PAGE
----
Ranger Station Episode 61: The Mutiny, Part I
With 800 episodes over the course of 22 years, the Power Rangers television show is arguably the single most successful live-action superhero franchise of all time, and certainly one of the strangest. Adapted from Japan's long-running Super Sentai series, created by manga legend Shotaro Ishinomori, the Power Rangers combined the giant robots and monsters of their Japanese counterpart with a completely different set of secret identities and problems, and became a pop cultural phenomenon. That's why we're looking back with an in-depth guide to Mighty Morphin Power Rangers, including its source material from Gosei Sentai Dairanger in ComicsAlliance's Ranger Station!
This week, five stars shine in the heavens as we begin Mighty Morphin Power Rangers season 2!
Mighty Morphin Power Rangers Episode 61: The Mutiny, Part I
Writer: Shell Danielson and Shuki Levy
Director: Shuki Levy
Original Air Date: July 21, 1994
So here's where Power Rangers gets weird.
Actually, no, that's a lie. Power Rangers has been weird ever since it started in virtually every possible way, but at the start of its second season, it somehow manages to get weird for an entirely new and bizarre reason. To be fair, though, this one has a lot to do with the different ways America and Japan approach children's television.
See, the Super Sentai franchise (and its motorcycle-riding cousin, Kamen Rider) are built around a tradition of doing a different series every single year. That actually ends up being more episodes per series than it might sound like at first. Rather than the standard 13 to 24 episodes that most American TV shows get --- or shooting for the 65-episode series that'll make a show eligible to run in syndication --- the major tokusatsu shows run almost every week for a single year, racking up around 45 to 50 installments, plus three movies that are essentially just longer episodes. Every February (for Super Sentai) or October (for Kamen Rider), a whole new show begins that's essentially its own new self-contained thing.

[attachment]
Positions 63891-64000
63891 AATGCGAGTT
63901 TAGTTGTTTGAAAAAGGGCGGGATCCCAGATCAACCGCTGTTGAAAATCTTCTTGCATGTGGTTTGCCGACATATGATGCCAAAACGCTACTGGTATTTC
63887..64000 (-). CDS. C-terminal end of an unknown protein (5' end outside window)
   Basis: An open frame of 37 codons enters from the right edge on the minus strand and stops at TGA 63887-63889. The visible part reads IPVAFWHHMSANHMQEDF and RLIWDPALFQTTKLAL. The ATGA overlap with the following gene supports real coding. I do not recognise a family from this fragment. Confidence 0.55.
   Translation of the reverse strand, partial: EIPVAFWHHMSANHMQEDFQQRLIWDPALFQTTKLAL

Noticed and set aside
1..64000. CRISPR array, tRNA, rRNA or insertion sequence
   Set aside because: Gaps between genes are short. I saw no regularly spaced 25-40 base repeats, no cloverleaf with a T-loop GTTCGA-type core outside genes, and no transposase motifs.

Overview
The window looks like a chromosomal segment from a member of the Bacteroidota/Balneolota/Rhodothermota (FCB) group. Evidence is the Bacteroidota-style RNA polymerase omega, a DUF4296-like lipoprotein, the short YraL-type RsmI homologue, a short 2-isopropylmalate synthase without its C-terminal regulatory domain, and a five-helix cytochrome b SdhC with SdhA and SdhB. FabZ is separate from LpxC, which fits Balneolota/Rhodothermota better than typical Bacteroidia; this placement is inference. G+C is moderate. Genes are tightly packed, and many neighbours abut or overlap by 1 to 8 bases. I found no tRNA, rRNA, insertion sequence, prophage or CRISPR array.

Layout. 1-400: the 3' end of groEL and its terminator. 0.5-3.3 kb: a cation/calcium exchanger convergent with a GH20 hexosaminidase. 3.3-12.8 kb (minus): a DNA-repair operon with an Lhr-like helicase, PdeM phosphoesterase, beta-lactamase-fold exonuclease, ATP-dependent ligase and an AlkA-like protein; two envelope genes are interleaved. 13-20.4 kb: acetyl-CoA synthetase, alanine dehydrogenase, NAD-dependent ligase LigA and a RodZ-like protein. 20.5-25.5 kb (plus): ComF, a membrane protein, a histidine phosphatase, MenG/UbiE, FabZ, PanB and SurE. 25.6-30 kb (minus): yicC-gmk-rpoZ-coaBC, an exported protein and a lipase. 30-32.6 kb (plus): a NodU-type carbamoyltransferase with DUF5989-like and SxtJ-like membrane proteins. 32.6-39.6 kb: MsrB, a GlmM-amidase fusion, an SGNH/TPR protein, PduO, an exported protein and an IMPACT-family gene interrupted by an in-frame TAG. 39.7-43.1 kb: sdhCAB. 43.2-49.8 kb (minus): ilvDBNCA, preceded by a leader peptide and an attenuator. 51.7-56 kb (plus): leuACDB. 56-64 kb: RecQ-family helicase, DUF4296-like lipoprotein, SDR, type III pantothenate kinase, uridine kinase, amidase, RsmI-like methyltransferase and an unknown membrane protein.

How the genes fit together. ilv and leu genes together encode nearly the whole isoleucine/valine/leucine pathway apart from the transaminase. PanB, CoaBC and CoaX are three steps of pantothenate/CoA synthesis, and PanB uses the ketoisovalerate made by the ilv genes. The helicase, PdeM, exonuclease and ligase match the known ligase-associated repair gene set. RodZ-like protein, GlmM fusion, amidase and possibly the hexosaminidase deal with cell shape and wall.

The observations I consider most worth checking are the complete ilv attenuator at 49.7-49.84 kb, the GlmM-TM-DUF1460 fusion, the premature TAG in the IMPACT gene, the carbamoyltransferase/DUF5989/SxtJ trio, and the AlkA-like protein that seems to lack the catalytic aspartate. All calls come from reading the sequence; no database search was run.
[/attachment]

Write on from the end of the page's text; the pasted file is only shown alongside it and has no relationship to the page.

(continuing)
In America, however, we have a much simpler philosophy for entertainment: If something works, you just keep doing that thing.
There's probably a lot here to unpack with those different approaches that even gets to why American superhero comics are all built on perpetual shared universes and continuity, while manga is almost always self-contained, but for our purposes this mainly just means that since Power Rangers was a pretty massive hit, it had to keep going. And since plenty of kids were already invested in the five Rangers that we already had, and since there were plenty of action figures still lining store shelves based on the Mighty Morphin (read: Zyuranger) designs, our cast wasn't going to be going anywhere for a good long while.
It's worth noting that eventually, after Power Rangers In Space, the American model would shift to something more like its Japanese counterpart, with a new team and a new series every year --- or sometimes two years, since they decided to stretch the otherwise great Dino Charge out over two seasons. Still, they've attempted to keep the same actors and the same bizarre shift as recently as the last series, Super Megaforce, resulting in one of the worst Power Rangers shows in years --- which is a real shame, because the show its second half is based on, Kaizoku Sentai Gokaiger, is genuinely fantastic.